According to the Industry group, there is a need to gain more clarity on the conflict-of-interest question in order to be able to engage patients in an appropriate way. There is also a need to set a standard for compensation and fees across the industry. All industry partners are interested in a common framework for patient involvement across all stakeholders. It is time now to build upon what EUPATI has already done and develop clear, more detailed processes. Industry is willing to share best practices but need a platform to do so. Demonstrating value is also of utmost importance and perhaps this could be done by extracting metrics from existing case studies. Industry is eager to move forward and to have regulators be part of this journey of taking patient engagement to the next level.

The Regulatory group unveiled the very different approaches to patient involvement nationally and in EMA, as presented in case studies and discussions, and a need to continue that dialogue. What kind of patients/patient groups should be involved? And where in the work process is it useful? How to compensate participants? Sharing experience and developing best practices are needed, and EUPATI agreed to the start of a more structured exchange of experiences on patient involvement in regulatory affairs. Most national cooperation currently is informal and while there are some legal provisions, a wider consensus on processes and a legal framework may help. Commonly accepted outcome metrics on the value of patient involvement is needed.

In the plenary, we considered the need of widening the EUPATI target audience: training could be expanded to hospitals, regulators, industry and other healthcare professionals, which will also help to further build collaboration and trust. Furthermore, there is a need for a matchmaking tool to connect patients to projects. EUPATI currently has a ‘match-making’ section online to connect stakeholders to projects and enable a two-way dialogue between stakeholders. Can this be built on?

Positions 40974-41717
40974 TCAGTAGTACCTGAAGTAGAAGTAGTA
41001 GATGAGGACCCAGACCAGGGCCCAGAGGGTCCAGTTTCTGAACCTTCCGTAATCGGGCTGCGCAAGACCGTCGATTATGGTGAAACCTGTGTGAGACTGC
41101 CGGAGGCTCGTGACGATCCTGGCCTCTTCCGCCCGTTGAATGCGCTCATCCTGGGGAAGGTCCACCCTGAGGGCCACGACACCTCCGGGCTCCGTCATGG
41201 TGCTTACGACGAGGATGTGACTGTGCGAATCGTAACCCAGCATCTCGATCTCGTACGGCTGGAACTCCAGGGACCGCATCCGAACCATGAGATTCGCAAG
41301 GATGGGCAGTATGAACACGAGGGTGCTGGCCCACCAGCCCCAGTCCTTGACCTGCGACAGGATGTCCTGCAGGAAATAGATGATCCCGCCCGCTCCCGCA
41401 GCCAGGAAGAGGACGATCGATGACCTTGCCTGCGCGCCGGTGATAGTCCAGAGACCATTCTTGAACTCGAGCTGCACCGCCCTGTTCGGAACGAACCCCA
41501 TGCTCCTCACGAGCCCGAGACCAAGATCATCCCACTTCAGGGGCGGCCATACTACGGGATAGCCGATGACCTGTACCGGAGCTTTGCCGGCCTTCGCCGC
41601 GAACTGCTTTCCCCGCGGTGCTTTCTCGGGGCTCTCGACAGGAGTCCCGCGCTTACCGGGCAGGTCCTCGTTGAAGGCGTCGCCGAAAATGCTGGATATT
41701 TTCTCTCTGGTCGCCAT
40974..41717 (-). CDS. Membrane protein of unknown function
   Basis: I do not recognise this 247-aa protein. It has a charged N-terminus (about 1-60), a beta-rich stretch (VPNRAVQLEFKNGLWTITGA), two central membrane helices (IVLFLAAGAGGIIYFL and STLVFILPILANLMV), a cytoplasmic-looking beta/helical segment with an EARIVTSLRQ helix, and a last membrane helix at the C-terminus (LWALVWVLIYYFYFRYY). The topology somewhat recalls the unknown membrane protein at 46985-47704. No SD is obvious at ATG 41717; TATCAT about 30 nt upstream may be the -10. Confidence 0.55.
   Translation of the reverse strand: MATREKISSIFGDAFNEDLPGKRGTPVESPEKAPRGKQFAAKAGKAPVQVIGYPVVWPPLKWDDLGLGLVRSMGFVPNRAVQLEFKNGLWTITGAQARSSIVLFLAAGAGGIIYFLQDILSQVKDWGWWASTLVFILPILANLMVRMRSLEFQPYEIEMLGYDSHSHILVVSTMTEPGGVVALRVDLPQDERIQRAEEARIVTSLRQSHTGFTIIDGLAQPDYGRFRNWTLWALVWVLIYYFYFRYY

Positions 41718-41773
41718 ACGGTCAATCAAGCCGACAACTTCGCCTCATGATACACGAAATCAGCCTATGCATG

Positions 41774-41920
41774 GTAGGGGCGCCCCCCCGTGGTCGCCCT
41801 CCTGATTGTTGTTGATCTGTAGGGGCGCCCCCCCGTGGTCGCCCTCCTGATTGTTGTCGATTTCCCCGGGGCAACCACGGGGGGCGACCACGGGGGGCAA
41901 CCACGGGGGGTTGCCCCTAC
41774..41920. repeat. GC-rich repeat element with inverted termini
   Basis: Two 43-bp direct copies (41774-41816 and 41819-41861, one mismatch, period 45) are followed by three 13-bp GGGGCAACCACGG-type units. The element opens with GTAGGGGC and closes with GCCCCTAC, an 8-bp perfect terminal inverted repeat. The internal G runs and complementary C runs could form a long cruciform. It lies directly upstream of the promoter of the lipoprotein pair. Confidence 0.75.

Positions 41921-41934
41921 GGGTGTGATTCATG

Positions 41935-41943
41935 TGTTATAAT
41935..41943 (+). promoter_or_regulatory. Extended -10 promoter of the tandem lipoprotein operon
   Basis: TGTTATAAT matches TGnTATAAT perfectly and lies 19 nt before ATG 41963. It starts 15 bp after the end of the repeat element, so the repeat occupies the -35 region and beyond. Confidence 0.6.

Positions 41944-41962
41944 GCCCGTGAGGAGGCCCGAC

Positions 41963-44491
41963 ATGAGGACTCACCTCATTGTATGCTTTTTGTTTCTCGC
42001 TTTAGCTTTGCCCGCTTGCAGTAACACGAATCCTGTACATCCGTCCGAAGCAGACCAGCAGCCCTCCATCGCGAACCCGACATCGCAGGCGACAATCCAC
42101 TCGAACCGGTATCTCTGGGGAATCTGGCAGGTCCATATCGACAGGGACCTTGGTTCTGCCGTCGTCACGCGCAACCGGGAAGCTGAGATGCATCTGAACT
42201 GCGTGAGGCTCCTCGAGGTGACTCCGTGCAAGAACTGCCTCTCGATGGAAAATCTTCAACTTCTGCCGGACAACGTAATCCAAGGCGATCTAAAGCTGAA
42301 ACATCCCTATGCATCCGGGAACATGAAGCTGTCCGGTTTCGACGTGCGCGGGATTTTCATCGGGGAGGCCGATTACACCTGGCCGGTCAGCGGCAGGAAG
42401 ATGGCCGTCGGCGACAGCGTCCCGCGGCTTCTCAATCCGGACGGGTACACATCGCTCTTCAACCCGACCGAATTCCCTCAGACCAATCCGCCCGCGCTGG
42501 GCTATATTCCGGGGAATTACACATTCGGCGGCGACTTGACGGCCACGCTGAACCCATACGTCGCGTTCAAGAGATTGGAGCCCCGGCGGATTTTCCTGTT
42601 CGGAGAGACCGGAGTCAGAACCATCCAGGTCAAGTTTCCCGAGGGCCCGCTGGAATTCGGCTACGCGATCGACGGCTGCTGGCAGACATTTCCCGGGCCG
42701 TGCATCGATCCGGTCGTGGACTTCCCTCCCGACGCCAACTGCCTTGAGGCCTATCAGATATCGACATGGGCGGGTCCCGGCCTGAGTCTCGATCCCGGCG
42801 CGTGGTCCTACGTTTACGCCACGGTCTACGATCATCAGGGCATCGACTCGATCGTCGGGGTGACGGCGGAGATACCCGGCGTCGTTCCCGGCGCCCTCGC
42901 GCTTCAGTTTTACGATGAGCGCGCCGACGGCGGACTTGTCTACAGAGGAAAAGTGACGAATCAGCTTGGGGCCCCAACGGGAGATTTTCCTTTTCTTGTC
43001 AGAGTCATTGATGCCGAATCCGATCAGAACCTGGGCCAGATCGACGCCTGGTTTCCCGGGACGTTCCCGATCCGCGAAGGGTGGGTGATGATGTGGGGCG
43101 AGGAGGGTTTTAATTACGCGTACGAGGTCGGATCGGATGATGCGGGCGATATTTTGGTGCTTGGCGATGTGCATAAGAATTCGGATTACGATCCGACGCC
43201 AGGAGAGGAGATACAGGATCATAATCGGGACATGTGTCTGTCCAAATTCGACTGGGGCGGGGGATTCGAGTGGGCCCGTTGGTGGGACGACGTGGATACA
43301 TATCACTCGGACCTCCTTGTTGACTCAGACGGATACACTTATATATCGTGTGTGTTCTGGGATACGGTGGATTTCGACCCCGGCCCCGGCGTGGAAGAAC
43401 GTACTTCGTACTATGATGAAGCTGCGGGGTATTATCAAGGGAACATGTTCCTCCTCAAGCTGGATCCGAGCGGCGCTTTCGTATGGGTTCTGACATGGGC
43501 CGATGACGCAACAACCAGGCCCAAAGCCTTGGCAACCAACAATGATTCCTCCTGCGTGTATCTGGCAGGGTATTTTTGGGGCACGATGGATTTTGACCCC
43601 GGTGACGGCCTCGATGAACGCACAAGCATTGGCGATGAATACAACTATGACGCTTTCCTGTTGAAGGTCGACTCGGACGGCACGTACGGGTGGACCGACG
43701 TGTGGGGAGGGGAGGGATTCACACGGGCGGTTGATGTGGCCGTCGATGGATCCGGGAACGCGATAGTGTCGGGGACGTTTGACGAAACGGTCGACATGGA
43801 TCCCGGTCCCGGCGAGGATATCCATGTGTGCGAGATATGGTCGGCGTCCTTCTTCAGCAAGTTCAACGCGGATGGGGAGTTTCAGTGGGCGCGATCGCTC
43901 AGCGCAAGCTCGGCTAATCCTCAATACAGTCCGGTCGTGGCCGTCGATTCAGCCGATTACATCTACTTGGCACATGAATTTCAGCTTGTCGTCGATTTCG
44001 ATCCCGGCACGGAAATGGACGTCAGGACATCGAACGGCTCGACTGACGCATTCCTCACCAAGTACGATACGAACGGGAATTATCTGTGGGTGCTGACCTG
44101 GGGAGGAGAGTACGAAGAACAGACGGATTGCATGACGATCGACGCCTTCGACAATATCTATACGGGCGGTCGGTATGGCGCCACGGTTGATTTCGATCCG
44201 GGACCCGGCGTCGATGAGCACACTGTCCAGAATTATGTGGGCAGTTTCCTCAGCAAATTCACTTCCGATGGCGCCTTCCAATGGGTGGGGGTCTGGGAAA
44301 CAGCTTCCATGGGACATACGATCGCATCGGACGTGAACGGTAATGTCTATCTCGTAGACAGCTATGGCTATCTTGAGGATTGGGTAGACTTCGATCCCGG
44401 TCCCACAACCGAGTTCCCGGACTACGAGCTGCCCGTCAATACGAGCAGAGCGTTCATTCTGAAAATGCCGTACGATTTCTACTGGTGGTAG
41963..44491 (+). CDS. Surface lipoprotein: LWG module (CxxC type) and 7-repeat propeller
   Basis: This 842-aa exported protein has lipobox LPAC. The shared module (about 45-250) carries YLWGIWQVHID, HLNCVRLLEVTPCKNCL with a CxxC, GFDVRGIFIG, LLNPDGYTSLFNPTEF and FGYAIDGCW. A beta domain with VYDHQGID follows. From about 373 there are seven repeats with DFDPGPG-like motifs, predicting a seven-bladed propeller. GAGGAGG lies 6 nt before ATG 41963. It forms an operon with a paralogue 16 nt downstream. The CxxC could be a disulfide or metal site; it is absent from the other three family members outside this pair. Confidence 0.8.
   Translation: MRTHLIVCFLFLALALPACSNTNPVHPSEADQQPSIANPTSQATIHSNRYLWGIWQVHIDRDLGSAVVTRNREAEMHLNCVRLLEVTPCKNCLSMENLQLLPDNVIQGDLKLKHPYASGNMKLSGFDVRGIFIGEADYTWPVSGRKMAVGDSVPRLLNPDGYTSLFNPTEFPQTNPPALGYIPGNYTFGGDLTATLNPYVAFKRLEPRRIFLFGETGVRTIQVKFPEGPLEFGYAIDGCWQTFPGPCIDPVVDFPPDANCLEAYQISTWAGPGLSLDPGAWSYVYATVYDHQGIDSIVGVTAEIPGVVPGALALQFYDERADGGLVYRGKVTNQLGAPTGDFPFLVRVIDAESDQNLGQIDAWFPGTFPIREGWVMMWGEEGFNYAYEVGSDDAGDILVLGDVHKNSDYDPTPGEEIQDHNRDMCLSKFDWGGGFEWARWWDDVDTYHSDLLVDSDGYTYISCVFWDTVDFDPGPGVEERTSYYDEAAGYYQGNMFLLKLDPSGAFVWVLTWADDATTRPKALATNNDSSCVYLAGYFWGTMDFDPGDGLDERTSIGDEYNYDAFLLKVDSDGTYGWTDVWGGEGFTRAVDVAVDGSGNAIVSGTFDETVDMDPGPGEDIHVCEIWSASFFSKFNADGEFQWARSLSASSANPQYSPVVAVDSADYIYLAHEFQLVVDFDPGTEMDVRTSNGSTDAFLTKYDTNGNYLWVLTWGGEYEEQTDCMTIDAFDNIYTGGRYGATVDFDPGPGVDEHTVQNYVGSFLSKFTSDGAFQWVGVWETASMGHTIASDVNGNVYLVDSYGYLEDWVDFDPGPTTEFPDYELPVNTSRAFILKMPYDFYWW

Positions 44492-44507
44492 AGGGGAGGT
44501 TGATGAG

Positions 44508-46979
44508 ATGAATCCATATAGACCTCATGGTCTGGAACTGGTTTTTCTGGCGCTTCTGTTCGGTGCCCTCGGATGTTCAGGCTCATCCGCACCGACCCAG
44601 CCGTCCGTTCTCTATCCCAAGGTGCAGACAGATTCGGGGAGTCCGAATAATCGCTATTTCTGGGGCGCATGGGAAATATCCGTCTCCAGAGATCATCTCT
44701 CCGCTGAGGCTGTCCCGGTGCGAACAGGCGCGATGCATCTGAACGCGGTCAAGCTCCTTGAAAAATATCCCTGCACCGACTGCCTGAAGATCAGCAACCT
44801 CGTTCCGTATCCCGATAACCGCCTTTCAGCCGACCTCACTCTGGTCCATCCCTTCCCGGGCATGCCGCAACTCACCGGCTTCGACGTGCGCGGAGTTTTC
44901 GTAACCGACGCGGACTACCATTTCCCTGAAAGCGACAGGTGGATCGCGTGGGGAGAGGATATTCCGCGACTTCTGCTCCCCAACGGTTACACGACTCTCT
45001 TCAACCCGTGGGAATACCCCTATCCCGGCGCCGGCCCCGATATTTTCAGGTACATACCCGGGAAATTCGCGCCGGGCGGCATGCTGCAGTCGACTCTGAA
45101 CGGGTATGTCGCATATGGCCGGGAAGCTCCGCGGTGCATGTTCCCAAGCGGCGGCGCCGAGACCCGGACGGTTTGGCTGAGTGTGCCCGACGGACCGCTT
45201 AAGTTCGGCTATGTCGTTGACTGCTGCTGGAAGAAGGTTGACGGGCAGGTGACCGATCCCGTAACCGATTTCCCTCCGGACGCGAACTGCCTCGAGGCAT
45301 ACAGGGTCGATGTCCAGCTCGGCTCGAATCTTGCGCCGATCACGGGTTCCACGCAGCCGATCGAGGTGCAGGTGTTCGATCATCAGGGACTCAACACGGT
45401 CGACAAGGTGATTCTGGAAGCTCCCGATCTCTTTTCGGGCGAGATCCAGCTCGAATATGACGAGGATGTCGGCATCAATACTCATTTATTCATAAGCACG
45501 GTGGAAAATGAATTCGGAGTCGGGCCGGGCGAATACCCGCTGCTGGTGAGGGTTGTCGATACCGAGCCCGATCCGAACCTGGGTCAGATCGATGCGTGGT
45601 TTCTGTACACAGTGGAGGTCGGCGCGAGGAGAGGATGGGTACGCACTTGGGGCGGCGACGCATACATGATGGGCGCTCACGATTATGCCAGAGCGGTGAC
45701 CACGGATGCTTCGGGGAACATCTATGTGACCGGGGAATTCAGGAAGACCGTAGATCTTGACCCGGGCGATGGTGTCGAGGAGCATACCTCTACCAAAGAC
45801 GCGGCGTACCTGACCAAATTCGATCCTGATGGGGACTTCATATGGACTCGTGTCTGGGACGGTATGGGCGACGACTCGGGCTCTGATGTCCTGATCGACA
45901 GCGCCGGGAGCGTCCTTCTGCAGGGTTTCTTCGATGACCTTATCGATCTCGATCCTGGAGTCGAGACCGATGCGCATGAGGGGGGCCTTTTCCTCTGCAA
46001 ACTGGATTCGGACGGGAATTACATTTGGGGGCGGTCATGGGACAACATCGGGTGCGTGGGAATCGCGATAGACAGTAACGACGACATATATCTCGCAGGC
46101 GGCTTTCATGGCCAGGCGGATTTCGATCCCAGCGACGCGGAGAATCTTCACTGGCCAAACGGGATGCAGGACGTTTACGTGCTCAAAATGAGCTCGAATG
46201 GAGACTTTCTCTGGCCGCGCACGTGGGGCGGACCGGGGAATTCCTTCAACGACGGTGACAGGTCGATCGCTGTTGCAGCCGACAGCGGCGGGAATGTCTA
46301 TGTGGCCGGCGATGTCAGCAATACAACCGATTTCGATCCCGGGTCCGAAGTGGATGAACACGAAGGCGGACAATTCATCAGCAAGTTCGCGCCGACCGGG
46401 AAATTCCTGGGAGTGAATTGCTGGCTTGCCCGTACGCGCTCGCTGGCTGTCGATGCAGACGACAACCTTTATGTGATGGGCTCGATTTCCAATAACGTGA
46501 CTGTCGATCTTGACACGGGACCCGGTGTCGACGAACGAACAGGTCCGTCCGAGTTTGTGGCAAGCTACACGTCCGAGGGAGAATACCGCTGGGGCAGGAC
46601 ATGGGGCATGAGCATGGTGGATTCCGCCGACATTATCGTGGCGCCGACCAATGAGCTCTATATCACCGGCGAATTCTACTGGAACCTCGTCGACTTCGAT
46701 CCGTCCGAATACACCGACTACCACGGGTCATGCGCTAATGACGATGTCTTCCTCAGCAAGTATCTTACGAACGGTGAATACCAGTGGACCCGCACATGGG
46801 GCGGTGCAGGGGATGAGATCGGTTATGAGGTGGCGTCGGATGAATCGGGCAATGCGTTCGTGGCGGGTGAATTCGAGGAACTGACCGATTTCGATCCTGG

Specifically for IMI and the future, the call topic text has been revised to indicate where patients can engage. The IMI Joint Undertaking also proactively indicates the role of patients when it launches its calls. Currently learnings are being gathered from the two projects where patients were involved. Patients who would like to get involved in IMI projects are requested to make sure that they are registered in the database.

The take home messages:

More clarity and common understanding is needed on the demands, expectations and restrictions on patient representatives in different roles as members of committees, acting as representatives of an organization, or being individual experts.

Should the EUPATI training be expanded to other target groups in addition to patients? And can IMI involve patients more proactively, e.g., through its new IMI Patient Engagement Strategy?

The very different approaches to patient involvement in national competent authorities and in EMA need to be aligned on the basis of more knowledge of current experiences and best practices, leading potentially to a more systematic involvement in the daily work of the national and European agencies. This will be taken forward in the European medicines regulatory network.

The processes of patient involvement in industry have evolved, but the evolution of frameworks, mechanisms, metrics and processes happens ad hoc without much alignment and sharing. Establishing a neutral platform, e.g., DIA, to enable pre-competitive sharing and alignment is needed and will be explored further.

Both regulators and industry identified a need for clarity and alignment on compensation. This can be taken forward in multi-stakeholder discussions.

Both regulators and industry identified a need for development of commonly accepted metrics on outcome of patient involvement. Such an initiative could/should be taken forward by IMI.